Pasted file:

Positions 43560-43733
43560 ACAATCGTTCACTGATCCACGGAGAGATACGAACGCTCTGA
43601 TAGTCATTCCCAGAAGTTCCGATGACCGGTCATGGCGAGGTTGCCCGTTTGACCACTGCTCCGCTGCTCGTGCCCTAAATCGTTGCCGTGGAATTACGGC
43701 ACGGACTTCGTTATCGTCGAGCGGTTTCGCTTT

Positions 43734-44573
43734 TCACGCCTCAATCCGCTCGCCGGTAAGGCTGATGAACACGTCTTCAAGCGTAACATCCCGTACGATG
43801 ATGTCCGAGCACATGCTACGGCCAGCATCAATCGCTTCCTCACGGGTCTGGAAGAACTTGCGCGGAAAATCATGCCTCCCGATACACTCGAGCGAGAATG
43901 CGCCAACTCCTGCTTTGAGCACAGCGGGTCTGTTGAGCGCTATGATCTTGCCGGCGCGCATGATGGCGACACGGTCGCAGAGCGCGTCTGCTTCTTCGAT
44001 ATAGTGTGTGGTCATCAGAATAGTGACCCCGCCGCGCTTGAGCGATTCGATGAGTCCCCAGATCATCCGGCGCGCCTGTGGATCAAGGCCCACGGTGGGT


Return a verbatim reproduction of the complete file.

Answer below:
Positions 43560-43733
43560 ACAATCGTTCACTGATCCACGGAGAGATACGAACGCTCTGA
43601 TAGTCATTCCCAGAAGTTCCGATGACCGGTCATGGCGAGGTTGCCCGTTTGACCACTGCTCCGCTGCTCGTGCCCTAAATCGTTGCCGTGGAATTACGGC
43701 ACGGACTTCGTTATCGTCGAGCGGTTTCGCTTT

Positions 43734-44573
43734 TCACGCCTCAATCCGCTCGCCGGTAAGGCTGATGAACACGTCTTCAAGCGTAACATCCCGTACGATG
43801 ATGTCCGAGCACATGCTACGGCCAGCATCAATCGCTTCCTCACGGGTCTGGAAGAACTTGCGCGGAAAATCATGCCTCCCGATACACTCGAGCGAGAATG
43901 CGCCAACTCCTGCTTTGAGCACAGCGGGTCTGTTGAGCGCTATGATCTTGCCGGCGCGCATGATGGCGACACGGTCGCAGAGCGCGTCTGCTTCTTCGAT
44001 ATAGTGTGTGGTCATCAGAATAGTGACCCCGCCGCGCTTGAGCGATTCGATGAGTCCCCAGATCATCCGGCGCGCCTGTGGATCAAGGCCCACGGTGGGT